Lanttulaatikko- Finnish Rutabaga Bake

Never heard of a rutabaga before?  Perhaps you know it by one its other names: Swedish turnip, swede, or yellow turnip?   But considering the fact that the guy at the supermarket checkout line had to ask me three times what it was, I’m guessing that it’s not really that big of a seller.

That’s a shame because it’s actually one tasty root vegetable.  As it turns out, it originated from a cross between turnip and cabbage.  Not a crossbreed I would ever have thought of, but I guess that’s why I’m not a botanist.

I’m a couple weeks too late, but this rutabaga bake, made with mashed rutabaga, cream, bread crumbs and seasoned with a hint of nutmeg, is an old, traditional Finnish Christmas dish.  The rutabaga is inherently sweet, but if you’d like to dial it up a bit (a la the Sweet Potato Casserole), feel free to add a teaspoon or so of sugar.


Lanttulaatikko- Finnish Rutabaga Bake

Yield: 6 side servings


* 2 medium rutabagas, peeled and diced (about 6 cups)
* 3 Tablespoons butter, divided, plus extra for greasing
* 3/4 cup cream (I used half-and-half)
* 3/4 cup gluten-free breadcrumbs
* 1 teaspoon salt
* 1/2 teaspoon nutmeg
* 2 eggs, slightly beaten


Place the diced rutabaga in a large saucepan and cover with water. Bring to a boil and then reduce heat and simmer until tender, about 20 minutes. Drain and mash. Set aside to cool slightly.

Preheat the oven to 350 degrees. Grease an ovenproof dish with butter.

Add 2 Tablespoons of the butter, the cream, breadcrumbs, salt, nutmeg and eggs to the rutabaga and stir to mix. Pour into the prepared dish and dot the surface with pats of the remaining butter. Bake for 45 minutes or until the top has lightly browned.

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13 Responses to “Lanttulaatikko- Finnish Rutabaga Bake”

  1. #
    Miss Michelle — January 10, 2012 at 4:03 am

    how neat! i always look at the rutabaga at the grocery store and wonder what it tastes like or how to cook it! thanks for the recipe, totally going to buy one this week!

    ~Michelle @


  2. #
    CATE — January 10, 2012 at 5:54 am

    Hope you like it Michelle :)


  3. #
    Anonymous — January 10, 2012 at 6:52 pm

    We have this every christmas as a side dish to “Pinnekjøtt”, smoked/dried ribs of sheep; it is simply excellent. I recommend spreading the layer thin in a very large dish; this will make the top crunchy and sweet!


  4. #
    Anonymous — January 11, 2012 at 12:49 am

    Really love rutabega and turnip so I'll definitely try this recipe. I usually use it in stews or boiled and mashed with butter but this seems like a more “elegant” side to serve during the holidays. Thanx!


  5. #
    CATE — January 11, 2012 at 3:12 am

    Anon #1- thanks for the tip! I'll also have to investigate this Pinnekjøtt, but I'm guessing I won't be able to find sheep ribs :)

    Anon #2- I love turnip in stew too (as well as mashed)… this is a little richer because of all the cream :)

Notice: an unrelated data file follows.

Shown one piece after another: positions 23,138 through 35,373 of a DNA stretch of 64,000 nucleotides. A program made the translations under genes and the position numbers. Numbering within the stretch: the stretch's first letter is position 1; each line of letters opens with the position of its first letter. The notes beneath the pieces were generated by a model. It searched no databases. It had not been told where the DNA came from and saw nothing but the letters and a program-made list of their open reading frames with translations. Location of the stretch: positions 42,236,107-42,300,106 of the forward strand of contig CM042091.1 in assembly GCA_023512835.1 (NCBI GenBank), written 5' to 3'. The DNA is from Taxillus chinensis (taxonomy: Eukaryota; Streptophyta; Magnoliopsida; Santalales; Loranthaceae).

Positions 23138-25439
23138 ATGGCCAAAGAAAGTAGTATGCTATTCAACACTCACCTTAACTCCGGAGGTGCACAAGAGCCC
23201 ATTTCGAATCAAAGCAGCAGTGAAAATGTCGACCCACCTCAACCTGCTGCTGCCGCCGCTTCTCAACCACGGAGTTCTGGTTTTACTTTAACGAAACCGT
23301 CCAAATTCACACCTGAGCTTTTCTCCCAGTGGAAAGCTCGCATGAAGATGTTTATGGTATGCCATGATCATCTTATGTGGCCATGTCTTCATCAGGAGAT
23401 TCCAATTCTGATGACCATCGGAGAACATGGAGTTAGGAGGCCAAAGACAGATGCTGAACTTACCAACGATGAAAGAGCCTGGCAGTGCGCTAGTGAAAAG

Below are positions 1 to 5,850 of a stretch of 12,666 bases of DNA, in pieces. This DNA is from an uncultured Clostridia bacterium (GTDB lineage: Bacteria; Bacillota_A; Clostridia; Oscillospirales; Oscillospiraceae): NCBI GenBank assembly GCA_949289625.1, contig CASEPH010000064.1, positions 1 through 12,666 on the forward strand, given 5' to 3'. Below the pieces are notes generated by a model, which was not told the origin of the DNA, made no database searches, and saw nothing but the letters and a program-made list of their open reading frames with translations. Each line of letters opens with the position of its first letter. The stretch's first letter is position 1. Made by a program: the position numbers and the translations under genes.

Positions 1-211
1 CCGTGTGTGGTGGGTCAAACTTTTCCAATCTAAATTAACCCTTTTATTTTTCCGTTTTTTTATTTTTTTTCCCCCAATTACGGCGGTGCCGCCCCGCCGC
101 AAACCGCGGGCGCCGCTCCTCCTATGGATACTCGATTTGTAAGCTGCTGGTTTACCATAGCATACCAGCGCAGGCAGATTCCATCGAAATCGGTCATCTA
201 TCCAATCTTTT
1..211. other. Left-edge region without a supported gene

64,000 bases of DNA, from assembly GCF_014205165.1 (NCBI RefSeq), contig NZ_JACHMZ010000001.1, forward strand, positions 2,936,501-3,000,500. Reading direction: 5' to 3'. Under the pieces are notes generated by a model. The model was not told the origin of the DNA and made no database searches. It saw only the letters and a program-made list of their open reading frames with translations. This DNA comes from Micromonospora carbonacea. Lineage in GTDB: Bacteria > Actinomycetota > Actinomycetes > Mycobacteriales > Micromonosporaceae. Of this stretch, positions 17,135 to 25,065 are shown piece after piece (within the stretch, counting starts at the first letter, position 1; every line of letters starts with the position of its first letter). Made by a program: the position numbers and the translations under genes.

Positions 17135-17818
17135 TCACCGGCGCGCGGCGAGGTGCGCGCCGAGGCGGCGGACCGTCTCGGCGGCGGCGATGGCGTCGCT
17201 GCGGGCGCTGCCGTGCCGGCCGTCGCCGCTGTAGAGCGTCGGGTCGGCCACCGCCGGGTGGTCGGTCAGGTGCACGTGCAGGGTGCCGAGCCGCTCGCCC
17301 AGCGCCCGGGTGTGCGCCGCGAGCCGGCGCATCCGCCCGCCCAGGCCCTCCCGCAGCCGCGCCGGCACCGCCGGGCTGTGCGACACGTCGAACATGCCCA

6. #
    Hovkonditorn — January 11, 2012 at 3:23 am

    This is one of my favorite on the Christmas table!


  7. #
    Katie — November 11, 2014 at 5:35 am

    I have a good Finnish friend who was having a “pre-Christmas” party recently, and she sent me some pictures, including one of rutabaga casserole. She said they have it for Christmas every year. So I searched for a recipe and I came here. Congratulations on having truly “used” world recipes on your website! I’m very excited to try this out for Christmas :) thank you!


  8. #
    Cassie — September 28, 2015 at 10:19 am

    In my experience with this recipe, rutabaga should be boiled for 30 to 40 minutes.


  9. #
    Matti — October 30, 2015 at 11:32 am

    Lanttulaatikko brings back childhood memories…nightmares.
    Lanttulaatikko is awful. And I am not picky and love Finnish food. But not this one.
    My mom made it often, not just during Christmas. UGH!


  10. #
    Yvonne Anderson — November 30, 2016 at 2:48 am

    I’m a huge fan of rutabagas, and when I buy them, I frequently run into the same thing you do: the check-out person has to ask me what they are. Earlier this month, the check-out girl said, “Don’t tell me… I know what it is… sounds like a car, right?” I had no idea what she was getting at, until I told her they’re rutabagas, and she said, “That’s right. It kinda sounds like some sort of car, doesn’t it?” Then I figured out what she was thinking. I said, “You mean Studebaker?” HA! I’ve been chuckling at that for the past month.

    When I blogged about rutabagas last year, my cousin commented about a rutabaga casserole she once had, and I’m just now getting around to looking for a recipe. That’s what brought me here. I’m definitely going to buy some more “Studebakers” and try this recipe! If you’d like to read my post about them (the vegetable, not the car), you can find it here:

    I look forward to trying this dish!


  11. #
    Elizabeth Lauscher — February 7, 2017 at 12:57 am

    Loved rutabaga raw as a child (still do). We grew up calling this dish rutabaga loaf, probably cause we baked it in a loaf pan. I bake this 3 or 4 times a year, however, I don’t put egg or nutmeg just salt and pepper, milk and lots of butter! Yum.


  12. #
    Darlene — February 7, 2017 at 9:47 am

    Can’t wait to try this recipe. It’s a little different from how I make it. Sounds delish. I will try the thin layer in a large pan so the crust is sweeter & crunchier. Thanks for the tip.


  13. #
    Martina — December 25, 2017 at 2:23 pm

    Thanks for the recipe, GCW! I made this today, but made it vegan and GF, added a couple of teaspoons of molasses, and put the breadcrumbs on top dotted with butter instead of mixed in the mash. Such a nice flavor!


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